FIG. 3 illustrates the correspondence between the data values and the address locations on the assumption that the recovered clock is free from glitches. FIG. 3 shows the controlling clock 103 (the output of divider 23), waveform 113 illustrates the sequence of address values a0, a1 etc. output from the address generator 29 and waveform 123 illustrates the sequences of data values d0, d1 etc. In this example the lengths of the two sequences are the same.
If the controlling clock signal 103 is free from glitches then correspondence between the address values and the data values will be maintained indefinitely.
FIG. 4 illustrates a circumstance where the recovered clock 104, is shown in conjunction with the address wave form 114 and the data wave form 124. It is assumed in this example that the clock 104 has a ‘glitch’ 125. Should this occur then since the recovered clock is controlling the stepping of the address control 25, there will be a transition of the clock occurring between the ordinary transitions and within the space of an ordinary clock cycle there will be two short clocks which will increment the address. In the example shown, the address data increments from address a2 to address a3 in the cycle in which it should remain at address a2.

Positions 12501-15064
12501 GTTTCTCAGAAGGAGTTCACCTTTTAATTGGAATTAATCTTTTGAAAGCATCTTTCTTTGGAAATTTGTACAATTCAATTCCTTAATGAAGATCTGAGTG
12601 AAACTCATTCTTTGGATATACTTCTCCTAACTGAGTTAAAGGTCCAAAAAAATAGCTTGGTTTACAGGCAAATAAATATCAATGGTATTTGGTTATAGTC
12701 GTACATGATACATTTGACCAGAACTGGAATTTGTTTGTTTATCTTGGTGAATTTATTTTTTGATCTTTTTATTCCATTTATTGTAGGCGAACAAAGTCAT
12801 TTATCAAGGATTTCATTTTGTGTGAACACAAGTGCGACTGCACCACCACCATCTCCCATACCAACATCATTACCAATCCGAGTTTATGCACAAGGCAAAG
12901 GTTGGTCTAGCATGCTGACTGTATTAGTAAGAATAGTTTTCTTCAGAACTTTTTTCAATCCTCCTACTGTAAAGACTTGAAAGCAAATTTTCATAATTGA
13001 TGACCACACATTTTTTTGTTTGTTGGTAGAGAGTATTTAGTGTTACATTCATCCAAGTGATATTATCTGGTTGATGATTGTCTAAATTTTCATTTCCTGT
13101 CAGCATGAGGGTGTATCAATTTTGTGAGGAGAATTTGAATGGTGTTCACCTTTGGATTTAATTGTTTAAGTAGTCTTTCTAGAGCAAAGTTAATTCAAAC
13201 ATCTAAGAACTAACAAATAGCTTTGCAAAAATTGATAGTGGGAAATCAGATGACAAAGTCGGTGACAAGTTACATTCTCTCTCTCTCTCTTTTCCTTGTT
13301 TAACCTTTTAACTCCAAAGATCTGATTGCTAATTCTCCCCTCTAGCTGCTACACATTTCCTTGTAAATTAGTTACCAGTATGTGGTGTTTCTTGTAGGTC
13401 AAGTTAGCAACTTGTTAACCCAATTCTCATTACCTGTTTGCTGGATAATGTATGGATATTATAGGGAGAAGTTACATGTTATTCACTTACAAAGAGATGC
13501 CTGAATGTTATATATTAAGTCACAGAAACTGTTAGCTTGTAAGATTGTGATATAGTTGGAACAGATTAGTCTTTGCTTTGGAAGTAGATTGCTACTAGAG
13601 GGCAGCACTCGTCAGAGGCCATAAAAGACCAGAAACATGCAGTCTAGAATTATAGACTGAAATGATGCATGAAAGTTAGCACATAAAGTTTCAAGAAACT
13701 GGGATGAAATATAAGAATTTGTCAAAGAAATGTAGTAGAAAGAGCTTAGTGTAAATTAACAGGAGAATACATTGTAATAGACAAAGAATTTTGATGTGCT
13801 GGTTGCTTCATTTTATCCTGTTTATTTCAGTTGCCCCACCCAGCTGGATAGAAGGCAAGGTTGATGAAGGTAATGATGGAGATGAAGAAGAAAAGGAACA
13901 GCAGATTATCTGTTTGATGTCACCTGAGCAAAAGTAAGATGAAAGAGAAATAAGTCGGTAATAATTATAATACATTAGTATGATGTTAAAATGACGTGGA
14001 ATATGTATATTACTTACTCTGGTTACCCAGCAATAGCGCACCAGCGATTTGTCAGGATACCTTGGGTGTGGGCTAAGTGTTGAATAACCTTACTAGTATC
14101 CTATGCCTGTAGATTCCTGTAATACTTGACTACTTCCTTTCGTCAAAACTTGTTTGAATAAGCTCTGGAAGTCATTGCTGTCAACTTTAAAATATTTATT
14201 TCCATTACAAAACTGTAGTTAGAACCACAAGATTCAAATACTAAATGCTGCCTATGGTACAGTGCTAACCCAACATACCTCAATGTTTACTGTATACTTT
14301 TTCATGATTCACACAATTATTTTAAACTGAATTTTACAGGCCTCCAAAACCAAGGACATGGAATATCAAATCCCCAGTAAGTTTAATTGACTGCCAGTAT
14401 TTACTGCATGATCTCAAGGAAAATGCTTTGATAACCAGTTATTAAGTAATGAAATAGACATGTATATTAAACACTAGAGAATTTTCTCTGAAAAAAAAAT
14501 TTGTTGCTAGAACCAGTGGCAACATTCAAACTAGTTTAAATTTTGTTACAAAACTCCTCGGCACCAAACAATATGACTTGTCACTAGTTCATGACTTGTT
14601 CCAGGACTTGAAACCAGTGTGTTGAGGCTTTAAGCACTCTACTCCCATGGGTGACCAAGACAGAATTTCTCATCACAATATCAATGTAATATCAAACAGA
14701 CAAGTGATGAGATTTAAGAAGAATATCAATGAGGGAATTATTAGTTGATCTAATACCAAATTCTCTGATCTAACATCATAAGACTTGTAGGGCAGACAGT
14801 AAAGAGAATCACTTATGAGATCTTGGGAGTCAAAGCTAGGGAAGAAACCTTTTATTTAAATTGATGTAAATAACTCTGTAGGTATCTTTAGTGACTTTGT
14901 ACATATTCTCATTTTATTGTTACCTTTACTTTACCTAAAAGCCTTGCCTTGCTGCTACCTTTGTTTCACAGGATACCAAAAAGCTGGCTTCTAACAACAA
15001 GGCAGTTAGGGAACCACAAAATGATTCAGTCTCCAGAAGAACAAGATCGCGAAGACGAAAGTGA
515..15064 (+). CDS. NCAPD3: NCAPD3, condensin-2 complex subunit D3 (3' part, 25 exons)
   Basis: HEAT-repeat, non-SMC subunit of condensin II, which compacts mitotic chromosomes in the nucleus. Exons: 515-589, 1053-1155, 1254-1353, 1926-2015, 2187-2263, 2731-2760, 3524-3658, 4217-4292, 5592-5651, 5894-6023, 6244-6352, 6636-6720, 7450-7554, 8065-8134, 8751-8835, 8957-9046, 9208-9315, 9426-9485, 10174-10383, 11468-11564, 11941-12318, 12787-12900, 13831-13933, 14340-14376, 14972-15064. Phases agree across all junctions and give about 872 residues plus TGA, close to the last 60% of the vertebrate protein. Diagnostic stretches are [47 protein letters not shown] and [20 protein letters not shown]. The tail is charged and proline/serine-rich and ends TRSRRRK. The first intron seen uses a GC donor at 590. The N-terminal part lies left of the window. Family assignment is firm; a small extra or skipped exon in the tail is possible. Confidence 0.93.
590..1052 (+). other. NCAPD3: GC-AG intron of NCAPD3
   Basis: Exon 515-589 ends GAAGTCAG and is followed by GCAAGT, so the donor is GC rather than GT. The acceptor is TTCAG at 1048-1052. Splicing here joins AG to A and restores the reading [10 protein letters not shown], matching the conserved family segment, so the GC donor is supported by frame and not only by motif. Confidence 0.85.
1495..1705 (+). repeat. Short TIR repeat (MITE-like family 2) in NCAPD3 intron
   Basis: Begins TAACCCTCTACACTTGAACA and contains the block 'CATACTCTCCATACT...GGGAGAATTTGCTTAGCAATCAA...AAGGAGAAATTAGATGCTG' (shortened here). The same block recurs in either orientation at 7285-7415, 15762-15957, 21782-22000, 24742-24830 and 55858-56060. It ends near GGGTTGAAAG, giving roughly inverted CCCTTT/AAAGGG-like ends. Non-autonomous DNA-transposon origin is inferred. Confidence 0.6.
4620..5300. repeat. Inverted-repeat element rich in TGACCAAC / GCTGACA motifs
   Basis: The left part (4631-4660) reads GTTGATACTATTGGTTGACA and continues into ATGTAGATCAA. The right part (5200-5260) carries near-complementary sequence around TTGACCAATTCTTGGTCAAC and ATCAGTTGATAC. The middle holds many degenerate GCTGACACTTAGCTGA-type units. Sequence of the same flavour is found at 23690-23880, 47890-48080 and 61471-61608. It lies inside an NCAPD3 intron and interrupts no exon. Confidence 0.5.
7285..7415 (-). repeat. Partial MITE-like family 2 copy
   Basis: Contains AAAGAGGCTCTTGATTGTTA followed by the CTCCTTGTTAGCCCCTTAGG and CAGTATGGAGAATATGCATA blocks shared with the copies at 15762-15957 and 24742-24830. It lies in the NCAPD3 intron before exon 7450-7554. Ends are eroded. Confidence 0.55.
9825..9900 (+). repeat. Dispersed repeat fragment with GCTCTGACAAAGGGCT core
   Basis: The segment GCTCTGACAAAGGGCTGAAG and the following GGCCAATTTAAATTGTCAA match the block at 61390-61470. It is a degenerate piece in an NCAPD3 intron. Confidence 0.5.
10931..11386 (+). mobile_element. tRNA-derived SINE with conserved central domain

The result of the glitch will be that data value d2 is read into storage locations a2 and a3. Thus two consecutive data locations will, improperly, contain the same data value. A readout of the stored values enables therefore the detection of this form of glitch.
The foregoing assumes that data is read from the memory in real time. In practice the invention could be varied by means of an address sequence which was much longer than the data sequence. Even if the data was to be read out in real time, it would be generally desirable to employ a cyclic address sequence consisting of substantially more than the relevant number of data values.